Weather in Fiction

Weather happens. No place on earth where has no weather. The same should be true about your fiction. It doesn’t need to be intrusive. Just a touch once in a while will do. “The sunlight glinted on the water.” That sentence serves to tell the reader both the sun was shining and the action was by a lake. Have a character put on sunglasses, a rain coat, or even close a window against the wind.

An occasional mention, is the best way to do the job. Weather will make your action appear real. It can be a player in your story. It can keep your characters in one place. People who are snowed in are kept in place, should you require them to be trapped. Snow also makes roads slick and can cause tension through the danger. Make the character take its life in its hands to go somewhere. Simply slow them down so they — and readers — worry about actually being able to accomplish their goal, whatever that may be.

Wind and rain can do this as well. They can help you increase tension, or break it a little with some whimsical action, like an umbrella inverting. This might seem cliched, but umbrellas turn inside out in real life so an inverted umbrella can happen in your tale. Is severe weather going on outside your house? Have a storm go on in your writing as well, if such elements are appropriate. You won’t put a snowstorm in the tropics, unless under magical circumstances or something horrible happened which would cause such storms in tropical locations.

Weather also sets the mood. “It was a dark and stormy night,” is a cliche for a reason. Bright sunshine at a funeral can emphasize the grief in fiction, as in reality.

The addition of weather can make your action more realistic, as long as you prevent it from dominating the action and can also make scenes work by throwing up barriers. A hurricane can force your characters to do something they might not want to do. Snow and, to a somewhat lesser extant,rain will give them additional problems to deal with.

Weather needn’t appear in every scene, but mentioning what the weather does,gives your narration realism. That seems like I am hammering my point home, but having weather in your work means your story’s action isn’t happening in a vacuum, as simple as that.

Two characters arguing until a clap of thunder shakes the house, stopping the argument for a moment. This can create tension. The reader wonders how the squabble will resolve, that’s a way to increase tension. Weather has the capacity to break tension. Wind can blow someone’s hat or toupee off causing a problem for one character and a laugh for other characters as well as readers.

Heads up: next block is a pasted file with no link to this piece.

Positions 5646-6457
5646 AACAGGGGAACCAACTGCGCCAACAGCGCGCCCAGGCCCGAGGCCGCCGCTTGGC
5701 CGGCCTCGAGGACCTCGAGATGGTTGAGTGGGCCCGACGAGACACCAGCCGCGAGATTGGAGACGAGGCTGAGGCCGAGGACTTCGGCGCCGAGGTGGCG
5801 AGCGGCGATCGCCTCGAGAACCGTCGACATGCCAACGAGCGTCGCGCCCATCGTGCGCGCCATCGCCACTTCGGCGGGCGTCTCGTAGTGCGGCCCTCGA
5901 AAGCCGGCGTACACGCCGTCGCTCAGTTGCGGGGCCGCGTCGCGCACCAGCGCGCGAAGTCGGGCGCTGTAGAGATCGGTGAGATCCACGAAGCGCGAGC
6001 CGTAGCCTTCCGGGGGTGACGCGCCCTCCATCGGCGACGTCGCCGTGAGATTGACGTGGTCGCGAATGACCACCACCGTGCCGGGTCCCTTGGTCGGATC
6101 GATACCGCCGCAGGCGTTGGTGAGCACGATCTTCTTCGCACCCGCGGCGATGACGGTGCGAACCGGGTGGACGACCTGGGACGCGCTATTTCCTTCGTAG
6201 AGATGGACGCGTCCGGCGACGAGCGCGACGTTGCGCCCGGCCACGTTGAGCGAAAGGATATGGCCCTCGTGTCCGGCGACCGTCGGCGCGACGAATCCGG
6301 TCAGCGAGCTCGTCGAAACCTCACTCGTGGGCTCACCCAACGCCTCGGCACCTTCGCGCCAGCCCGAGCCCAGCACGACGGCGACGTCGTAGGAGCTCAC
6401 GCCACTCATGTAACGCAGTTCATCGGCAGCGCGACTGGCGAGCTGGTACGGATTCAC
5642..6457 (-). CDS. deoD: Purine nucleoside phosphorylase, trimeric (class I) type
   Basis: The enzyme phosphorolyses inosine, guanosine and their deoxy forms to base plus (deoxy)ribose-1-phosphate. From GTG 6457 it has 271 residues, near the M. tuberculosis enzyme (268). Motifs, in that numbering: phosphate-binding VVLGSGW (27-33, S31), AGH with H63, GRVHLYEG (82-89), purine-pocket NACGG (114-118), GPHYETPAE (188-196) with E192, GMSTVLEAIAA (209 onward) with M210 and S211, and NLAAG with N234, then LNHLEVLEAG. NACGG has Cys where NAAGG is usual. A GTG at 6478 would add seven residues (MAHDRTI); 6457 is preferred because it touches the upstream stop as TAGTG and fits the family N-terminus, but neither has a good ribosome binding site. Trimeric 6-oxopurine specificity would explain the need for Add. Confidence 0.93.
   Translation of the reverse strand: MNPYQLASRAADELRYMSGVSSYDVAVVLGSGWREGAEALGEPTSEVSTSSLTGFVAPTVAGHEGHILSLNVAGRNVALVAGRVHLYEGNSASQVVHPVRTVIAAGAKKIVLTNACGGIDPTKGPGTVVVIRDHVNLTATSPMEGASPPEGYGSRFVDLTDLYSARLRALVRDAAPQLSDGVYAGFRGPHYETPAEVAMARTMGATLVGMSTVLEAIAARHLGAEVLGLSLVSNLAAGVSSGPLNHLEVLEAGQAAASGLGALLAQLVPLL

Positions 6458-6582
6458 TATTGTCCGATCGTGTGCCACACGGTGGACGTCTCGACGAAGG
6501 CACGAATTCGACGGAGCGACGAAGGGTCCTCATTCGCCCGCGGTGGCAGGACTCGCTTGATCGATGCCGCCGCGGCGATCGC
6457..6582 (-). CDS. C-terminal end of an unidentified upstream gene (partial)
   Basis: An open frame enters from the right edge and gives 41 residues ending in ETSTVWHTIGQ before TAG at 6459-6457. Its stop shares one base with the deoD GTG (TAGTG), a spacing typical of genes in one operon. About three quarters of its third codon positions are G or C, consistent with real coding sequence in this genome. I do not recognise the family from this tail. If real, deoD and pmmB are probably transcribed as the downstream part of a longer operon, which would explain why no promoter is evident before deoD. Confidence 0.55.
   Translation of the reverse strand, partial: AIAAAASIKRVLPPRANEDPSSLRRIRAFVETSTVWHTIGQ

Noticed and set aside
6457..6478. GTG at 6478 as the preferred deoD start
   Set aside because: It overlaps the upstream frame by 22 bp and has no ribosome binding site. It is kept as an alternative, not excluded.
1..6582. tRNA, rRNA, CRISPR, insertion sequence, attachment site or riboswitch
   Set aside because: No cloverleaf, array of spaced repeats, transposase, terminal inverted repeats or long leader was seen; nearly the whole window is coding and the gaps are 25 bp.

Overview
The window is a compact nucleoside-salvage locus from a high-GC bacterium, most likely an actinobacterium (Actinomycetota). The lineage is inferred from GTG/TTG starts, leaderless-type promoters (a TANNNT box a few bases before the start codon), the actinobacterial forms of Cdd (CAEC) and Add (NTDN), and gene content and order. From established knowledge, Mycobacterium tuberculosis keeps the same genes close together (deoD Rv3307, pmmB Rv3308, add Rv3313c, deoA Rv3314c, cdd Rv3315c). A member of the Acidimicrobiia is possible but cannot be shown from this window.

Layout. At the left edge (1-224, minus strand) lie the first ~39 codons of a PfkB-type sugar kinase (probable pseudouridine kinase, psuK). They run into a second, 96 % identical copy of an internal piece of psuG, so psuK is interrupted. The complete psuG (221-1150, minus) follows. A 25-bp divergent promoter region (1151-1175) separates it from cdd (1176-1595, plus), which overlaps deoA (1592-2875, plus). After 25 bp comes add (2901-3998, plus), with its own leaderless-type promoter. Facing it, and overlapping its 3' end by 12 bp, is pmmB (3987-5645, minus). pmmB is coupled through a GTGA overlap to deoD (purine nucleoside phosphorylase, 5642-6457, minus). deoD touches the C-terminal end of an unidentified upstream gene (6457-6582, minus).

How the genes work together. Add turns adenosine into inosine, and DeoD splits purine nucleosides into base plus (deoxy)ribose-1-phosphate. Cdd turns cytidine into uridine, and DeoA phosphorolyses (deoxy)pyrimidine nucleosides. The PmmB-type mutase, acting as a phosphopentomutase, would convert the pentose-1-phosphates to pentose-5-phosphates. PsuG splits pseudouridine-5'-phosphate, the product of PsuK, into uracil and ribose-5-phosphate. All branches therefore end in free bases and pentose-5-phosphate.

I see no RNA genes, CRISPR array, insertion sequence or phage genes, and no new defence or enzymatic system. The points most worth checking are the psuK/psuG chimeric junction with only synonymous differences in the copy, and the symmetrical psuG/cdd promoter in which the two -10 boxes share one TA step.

Weather doesn’t need to do anything more in your writing than prove the characters are living in the real world. The only way weather shouldn’t be in the story would be if it takes place on the Moon or in space. Weather is everywhere and should be in your story too.

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About

I am not one who is comfortable talking about myself but here goes. I enjoy writing, family history, and reading. I decided to do this blog because I wanted to try something new. I decided to make it a weekly blog because I wasn't sure that I could keep up with a daily one, and monthly seemed like I was writing a magazine. I think I did ok with my choices. You'll notice that there are not a lot of graphics on my site. That's because there are graphics plastered everywhere on the Internet and those sites sometimes take forever to load. This blog is a place where you can kick back, relax and be ready to be amused. At least I hope I willbamuse you. This blog is on a variety of subjects from my ficitional cat agency, the FFL, which is monthly, to instructional blogs to editorials, which are my opinions only. I admit that I don't know everything and could be wrong -- I frequently am. Now, stop reading about me and read what I have to say!

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© Lisa Hendrickson and Pebblepup's Writing Den, 2010-2017. Unauthorized use and/or duplication of this material without express and written permission from this site’s author and/or owner is strictly prohibited. Excerpts and links may be used, provided that full and clear credit is given to Lisa Hendrickson and Pebblepup's Writing Den with appropriate and specific direction to the original content.
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